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The Cat Killed Curiosity_DSC_0342_cropped.jpg

The Cat Killed Curiosity


To make a short story

long, invention is


the mother of necessity

and too many


broths can spoil

the cook—want not


waste not.

Manner your minds.


Contempt breeds



Birds of a flock feather

together and if you lie


down with fleas

you’ll wake up


with dogs. Let lying

cats sleep.


There’s a madness

to the method. Every


silver lining

has a cloud


and sometimes words

speak louder


than actions.

Now look


what dragged in

the cat.

Curiosity Killed the Cat


To make a long story

short, necessity is

the mother of invention

and too many

cooks can spoil

the broth–waste not

want not.

Mind your manners.

Familiarity breeds


Birds of a feather flock

together and if you lie

down with dogs

you'll wake up

with fleas. Let sleeping

cats lie.

There's a method

to the madness. Every

cloud has a

silver lining

and sometimes actions

speak louder

than words. 

Now look

what the cat

dragged in.


“A word after a word after a word is power” and Georgia O’Keeffe said, “I found I could say things with color and shapes that I couldn’t say any other way – things I had no words for.”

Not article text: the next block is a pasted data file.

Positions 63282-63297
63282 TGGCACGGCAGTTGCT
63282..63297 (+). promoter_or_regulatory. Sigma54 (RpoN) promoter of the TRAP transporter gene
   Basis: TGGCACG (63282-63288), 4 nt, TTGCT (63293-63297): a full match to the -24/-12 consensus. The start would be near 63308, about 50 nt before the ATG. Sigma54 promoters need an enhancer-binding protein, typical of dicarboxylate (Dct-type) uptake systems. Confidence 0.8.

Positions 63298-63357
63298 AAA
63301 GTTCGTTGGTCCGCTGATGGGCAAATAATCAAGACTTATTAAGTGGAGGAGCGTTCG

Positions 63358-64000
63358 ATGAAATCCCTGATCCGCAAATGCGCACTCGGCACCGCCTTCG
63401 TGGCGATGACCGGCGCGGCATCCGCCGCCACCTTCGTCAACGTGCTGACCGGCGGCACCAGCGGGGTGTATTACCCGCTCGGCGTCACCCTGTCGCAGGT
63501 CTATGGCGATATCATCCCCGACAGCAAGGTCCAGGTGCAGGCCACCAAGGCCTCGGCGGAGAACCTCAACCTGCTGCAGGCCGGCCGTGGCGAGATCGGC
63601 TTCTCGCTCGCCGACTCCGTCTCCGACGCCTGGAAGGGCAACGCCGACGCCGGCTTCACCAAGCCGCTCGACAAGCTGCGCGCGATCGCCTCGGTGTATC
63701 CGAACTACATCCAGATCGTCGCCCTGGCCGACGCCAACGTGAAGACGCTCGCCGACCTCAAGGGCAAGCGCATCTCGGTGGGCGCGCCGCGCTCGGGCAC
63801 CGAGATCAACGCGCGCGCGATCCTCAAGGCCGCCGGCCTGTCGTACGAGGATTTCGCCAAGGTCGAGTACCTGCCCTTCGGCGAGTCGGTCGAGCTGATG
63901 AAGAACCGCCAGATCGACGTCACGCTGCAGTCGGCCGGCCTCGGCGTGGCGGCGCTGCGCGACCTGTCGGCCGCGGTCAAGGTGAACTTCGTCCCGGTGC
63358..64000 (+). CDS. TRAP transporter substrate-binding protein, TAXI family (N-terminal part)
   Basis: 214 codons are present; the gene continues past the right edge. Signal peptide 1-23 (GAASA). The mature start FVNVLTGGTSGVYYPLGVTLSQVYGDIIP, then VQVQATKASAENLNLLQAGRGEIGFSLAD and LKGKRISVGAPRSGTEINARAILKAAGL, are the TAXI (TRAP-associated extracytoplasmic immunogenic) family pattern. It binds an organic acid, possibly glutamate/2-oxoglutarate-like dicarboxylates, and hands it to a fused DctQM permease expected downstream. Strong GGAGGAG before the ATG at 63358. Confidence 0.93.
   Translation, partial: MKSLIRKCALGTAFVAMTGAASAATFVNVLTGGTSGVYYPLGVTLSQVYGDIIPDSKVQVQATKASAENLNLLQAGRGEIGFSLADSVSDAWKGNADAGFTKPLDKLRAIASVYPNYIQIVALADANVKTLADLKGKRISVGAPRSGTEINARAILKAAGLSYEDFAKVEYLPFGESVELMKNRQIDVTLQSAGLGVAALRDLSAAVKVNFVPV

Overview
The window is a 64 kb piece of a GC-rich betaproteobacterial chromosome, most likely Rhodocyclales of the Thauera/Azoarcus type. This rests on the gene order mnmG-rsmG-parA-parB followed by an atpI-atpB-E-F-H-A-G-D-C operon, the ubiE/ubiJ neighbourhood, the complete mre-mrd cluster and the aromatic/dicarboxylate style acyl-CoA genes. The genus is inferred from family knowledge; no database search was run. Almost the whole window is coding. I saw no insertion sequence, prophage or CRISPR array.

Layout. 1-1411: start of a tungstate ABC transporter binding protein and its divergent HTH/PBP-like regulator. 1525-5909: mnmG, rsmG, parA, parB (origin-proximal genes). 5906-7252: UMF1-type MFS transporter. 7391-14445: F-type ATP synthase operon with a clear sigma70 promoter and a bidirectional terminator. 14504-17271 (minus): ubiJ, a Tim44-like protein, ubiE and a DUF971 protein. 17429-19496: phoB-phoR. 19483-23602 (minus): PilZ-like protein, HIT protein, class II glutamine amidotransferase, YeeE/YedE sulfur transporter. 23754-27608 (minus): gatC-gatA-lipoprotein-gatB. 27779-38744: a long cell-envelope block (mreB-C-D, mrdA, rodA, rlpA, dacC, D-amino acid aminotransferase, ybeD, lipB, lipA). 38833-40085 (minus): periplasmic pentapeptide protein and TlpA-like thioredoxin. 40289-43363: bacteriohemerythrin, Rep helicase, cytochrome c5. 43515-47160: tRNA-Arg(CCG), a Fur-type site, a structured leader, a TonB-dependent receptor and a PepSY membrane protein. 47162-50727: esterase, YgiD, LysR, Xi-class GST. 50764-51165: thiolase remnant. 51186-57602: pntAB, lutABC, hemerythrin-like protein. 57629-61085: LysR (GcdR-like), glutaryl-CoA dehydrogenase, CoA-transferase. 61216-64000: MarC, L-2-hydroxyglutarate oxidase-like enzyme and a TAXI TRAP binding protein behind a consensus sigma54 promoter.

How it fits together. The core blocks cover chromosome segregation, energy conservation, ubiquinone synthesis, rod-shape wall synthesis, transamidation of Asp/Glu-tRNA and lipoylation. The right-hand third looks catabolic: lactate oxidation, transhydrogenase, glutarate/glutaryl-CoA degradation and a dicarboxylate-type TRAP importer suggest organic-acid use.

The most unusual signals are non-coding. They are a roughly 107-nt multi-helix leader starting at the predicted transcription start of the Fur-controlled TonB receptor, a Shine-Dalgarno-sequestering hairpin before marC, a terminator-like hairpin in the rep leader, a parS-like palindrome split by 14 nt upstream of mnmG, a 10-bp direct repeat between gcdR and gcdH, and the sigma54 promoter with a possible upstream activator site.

This artwork combines these ideas. Head on, letters float peacefully among a flock of birds as the sun sets. Viewed from the left, a poem is discoverable, “Curiosity Killed the Cat” and it is comprised entirely of  common idioms. Viewed from the right, another poem emerges, “The Cat Killed Curiosity.” In this poem, the idioms are all reversed. The effect is to turn everything on its head and into question, “there’s a madness to the method.” The poem’s last sentence, “Now look what dragged in the cat” serves as an instruction for the viewers to consider the weight of each rephrasing that precedes it.

the cat killed curiosityBarbara Campbell
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